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Lore The Defense of Harro Amadan
March 28, 2006
“Quit gawking like a herd of moonstruck calves!” Terry ordered the tail of a long line of frail old townsfolk and awestruck children. “This is your last chance to run for your lives.”

by Amon Gwareth and Kensai

“Quit gawking like a herd of moonstruck calves!” Terry ordered the tail of a long line of frail old townsfolk and awestruck children. “This is your last chance to run for your lives,” he told them, punctuating the grave pronouncement with a wave of his shield, trying to will them more quickly through the distant gates of Harro, just barely visible up the road to the east.

“They aren't going to make it, are they?” Tannish asked quietly from his shoulder.

Terry turned back to the task at hand, retrieving his sword from the carcass of the beast at his feet. The pull of the thing against his blade was unnatural enough to be nauseating, at once far too heavy for its size and yet feeling as if it were made of nothing so much as smoke and ash. The slithering, sucking sounds its flesh made as he pulled the sword free, was nearly enough to make him choke.

“They may yet,” Terry answered, turning to drop a weary hand on the elf's shoulder. He used that hand to turn Tannish to face back south, where they could see Ishantor standing on a rise sharp rise, a few meters tall, just west of the road. “I think our druid has spotted our next guests. We ought not keep them waiting.”

Ishantor was not signaling them yet, so they walked slowly, conserving energy, resting as they could. As they made the rise, only two other defenders gathered with them, a filthy Dwarven Mage Terry knew only as Gus and Voriss i'Tanil, a Fiend and Healer he knew mainly by reputation, not all of it good.

“What have we got?”

The Saris didn't break his focus on the horizon, maintaining his vigil south, down the road and as far into the trees and hills on either side as he could make out. “More blight hounds. Maybe something else besides, but I can't be sure.”

“Aye, an there be more comin this time,” Gus added, his accent thick. “A score. Maybe more.”

Terry raised a hand to shield his eyes from the setting sun as he peered off down the road. “I can't make them out. How long?”

Ishantor shifted his weight, leaning more heavily on his staff than before. “They're at a dead run. We've got three, four minutes at best.”

Terry sighed noisily. This could turn out to be a very difficult afternoon. He stepped ahead of Ishantor and then turned back to face them all. It wasn't often that he was called upon to lead such a small or motley squad, but that didn't matter. What did matter was that if he didn't do his duty, people would die.

“So, we fan out and we hold this road,” he told them. Vague muttering and nodding was all he received in return. He couldn't blame them. He, too, felt like crawling under a rock and just waiting all this out, but he couldn't. He knew that these Defenders of Harro wouldn't either. That's why they were here, now, but a half-hearted, resigned defense wouldn't get the job done.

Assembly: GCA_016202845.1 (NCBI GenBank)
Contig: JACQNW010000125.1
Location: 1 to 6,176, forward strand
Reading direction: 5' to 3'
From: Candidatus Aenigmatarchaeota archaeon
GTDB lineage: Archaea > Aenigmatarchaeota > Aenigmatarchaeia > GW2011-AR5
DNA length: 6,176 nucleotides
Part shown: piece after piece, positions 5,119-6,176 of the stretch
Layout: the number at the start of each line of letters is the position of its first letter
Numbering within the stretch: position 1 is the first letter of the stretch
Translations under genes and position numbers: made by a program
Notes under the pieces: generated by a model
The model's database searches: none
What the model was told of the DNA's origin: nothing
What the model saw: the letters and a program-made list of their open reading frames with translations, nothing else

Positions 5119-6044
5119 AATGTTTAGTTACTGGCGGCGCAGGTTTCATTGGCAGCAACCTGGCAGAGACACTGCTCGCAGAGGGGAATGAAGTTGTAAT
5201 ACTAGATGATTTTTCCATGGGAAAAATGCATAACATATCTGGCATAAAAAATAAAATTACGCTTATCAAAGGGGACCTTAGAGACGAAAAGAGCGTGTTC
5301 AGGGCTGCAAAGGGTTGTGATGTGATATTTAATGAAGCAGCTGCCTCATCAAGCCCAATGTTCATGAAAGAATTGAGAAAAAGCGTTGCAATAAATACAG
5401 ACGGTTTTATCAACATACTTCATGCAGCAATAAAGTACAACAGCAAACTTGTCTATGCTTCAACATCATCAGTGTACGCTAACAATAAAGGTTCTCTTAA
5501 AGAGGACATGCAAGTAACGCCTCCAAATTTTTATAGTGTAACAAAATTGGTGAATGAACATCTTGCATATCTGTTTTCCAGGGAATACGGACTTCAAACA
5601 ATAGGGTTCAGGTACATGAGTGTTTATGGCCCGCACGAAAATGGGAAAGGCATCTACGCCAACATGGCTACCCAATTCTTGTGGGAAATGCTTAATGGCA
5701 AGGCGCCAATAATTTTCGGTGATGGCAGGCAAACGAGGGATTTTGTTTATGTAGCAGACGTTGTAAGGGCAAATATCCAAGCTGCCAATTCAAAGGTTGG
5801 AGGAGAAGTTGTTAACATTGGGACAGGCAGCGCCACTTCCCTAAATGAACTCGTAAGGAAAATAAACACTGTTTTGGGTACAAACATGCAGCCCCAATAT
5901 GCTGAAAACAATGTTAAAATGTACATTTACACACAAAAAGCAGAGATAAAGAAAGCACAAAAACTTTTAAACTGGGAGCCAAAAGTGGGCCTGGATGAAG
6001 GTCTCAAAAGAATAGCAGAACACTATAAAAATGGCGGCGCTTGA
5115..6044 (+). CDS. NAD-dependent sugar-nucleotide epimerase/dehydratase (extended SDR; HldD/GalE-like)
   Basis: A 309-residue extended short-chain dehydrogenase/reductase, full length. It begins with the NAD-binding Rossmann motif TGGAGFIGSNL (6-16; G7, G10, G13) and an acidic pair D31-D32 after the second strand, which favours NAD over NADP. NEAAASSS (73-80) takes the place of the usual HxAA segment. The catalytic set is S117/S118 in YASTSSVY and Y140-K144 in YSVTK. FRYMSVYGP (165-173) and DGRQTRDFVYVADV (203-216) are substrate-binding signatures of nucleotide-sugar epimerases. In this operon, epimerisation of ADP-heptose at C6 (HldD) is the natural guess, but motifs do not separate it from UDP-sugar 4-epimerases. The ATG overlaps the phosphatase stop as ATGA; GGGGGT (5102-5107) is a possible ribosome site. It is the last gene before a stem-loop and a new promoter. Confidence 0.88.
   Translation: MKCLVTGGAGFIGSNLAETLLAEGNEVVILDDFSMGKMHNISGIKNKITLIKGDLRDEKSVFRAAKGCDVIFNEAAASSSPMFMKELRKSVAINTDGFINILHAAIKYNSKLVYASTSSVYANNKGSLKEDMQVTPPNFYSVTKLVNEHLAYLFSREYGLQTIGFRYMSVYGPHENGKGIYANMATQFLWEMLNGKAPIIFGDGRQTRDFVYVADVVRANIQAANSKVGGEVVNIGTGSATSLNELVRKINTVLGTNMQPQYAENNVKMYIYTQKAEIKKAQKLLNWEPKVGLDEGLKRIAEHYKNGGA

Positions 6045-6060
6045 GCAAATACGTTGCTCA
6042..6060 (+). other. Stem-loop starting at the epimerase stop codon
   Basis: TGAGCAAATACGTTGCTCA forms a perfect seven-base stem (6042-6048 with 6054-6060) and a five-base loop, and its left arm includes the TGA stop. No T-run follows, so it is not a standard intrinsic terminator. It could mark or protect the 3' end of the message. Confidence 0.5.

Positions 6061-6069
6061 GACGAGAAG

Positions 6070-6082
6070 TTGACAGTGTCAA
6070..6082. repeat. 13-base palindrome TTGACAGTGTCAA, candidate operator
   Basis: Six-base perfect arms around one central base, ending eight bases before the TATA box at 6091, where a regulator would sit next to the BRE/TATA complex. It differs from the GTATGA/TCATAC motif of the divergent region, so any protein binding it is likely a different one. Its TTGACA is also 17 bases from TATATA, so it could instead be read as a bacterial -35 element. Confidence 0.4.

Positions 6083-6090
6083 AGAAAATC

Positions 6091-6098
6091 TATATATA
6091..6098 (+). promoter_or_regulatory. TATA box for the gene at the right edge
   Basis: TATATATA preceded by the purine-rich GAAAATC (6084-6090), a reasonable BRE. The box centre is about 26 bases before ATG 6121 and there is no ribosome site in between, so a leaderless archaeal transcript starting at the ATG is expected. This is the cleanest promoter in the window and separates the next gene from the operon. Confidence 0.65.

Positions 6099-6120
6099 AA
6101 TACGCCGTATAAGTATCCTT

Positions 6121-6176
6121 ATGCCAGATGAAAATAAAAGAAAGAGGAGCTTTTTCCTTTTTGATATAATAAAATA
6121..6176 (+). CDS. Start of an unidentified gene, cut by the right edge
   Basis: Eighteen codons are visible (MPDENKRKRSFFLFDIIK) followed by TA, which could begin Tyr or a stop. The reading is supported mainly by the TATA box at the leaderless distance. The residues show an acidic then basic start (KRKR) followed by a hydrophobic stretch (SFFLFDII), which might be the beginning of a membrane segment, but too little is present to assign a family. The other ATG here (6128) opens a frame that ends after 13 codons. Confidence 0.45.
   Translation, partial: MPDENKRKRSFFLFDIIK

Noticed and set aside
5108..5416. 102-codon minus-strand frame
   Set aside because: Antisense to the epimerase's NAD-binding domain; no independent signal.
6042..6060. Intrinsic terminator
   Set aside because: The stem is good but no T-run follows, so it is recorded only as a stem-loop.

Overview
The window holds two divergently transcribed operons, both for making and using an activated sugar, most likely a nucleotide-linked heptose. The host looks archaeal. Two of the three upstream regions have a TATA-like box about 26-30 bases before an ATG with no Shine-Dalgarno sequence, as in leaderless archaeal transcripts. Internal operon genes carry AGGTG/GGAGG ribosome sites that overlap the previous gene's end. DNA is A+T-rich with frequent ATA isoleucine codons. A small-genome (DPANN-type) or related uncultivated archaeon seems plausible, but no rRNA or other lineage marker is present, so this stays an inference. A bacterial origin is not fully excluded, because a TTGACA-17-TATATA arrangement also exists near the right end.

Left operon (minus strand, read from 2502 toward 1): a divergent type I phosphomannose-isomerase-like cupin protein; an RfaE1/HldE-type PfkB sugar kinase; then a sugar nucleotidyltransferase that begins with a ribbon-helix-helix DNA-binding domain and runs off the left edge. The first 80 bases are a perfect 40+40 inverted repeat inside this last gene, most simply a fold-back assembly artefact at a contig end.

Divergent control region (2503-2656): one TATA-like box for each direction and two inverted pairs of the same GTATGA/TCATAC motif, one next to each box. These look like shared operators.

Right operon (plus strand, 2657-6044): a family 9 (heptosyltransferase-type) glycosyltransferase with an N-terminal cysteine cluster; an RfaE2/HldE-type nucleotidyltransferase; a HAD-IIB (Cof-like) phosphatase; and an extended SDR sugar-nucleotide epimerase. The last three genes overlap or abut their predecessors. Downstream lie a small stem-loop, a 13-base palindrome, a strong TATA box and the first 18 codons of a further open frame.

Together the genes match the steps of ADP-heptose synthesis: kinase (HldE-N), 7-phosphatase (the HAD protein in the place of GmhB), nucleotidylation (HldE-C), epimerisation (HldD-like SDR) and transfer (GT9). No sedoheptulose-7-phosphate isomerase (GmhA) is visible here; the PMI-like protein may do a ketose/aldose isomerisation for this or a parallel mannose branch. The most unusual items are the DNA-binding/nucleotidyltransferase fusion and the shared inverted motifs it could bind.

“Stay with me,” he ordered. “Hold the line. If you find yourself at the Shrine with the sun on your back, do not fret! For you are Gifted, and have already been reborn. But time is not our ally this day. By the Light of Istara, we shall give these people all the time we can bring to bear.”

“By the Light of Istara,” the others mumbled in response.

“By the Light of Istara, we will turn back this Blight!”

“By the Light of Istara!” they cried out, staff, spear and fist thrust high.

Terry wheeled about to the south. They were here, now, not even a hundred meters away, kicking up a wide plum of dust as they loped along on their hind legs. They were large beasts, much larger than a man, perhaps as tall as a half-giant if they were to straighten from their beastly crouches, and exuded a flickering green glow, a sign of the Blight they carried within.

He raised his sword, the symbol of his service to the city, high overhead, the closest thing to a banner they had. Waving it forward, he set off down the rise at an easy jog, moving to the keep the center of the road under his feet as he went. As a Captain of the Guard, it was his duty, his honor, to be the head of this particular spear, and he found himself, as the distance dwindled quickly to nothing, crying out, over and over, “By the Light!” only to be echoed, close at hand, by the last of Harro's defenders.

Just as he'd picked the point among the cluster of loping hounds that he would strike at, he could feel the light and power of the spells Voriss and Gus cast upon him. His eyes narrowed and he smiled wickedly. He'd stood before these gates against many enemies over the years, purple vexator, the Avatar of Pain, Minneos and worse, and he already knew, no matter what happened this day, he had come to this point with a handful of fine Gifted that he could trust to his back. He would make that be enough.

“My sword is my strength, it shall not fail. Istara's Hand guide me, Istara's Grace lift me, Istara's Gaze protect me.”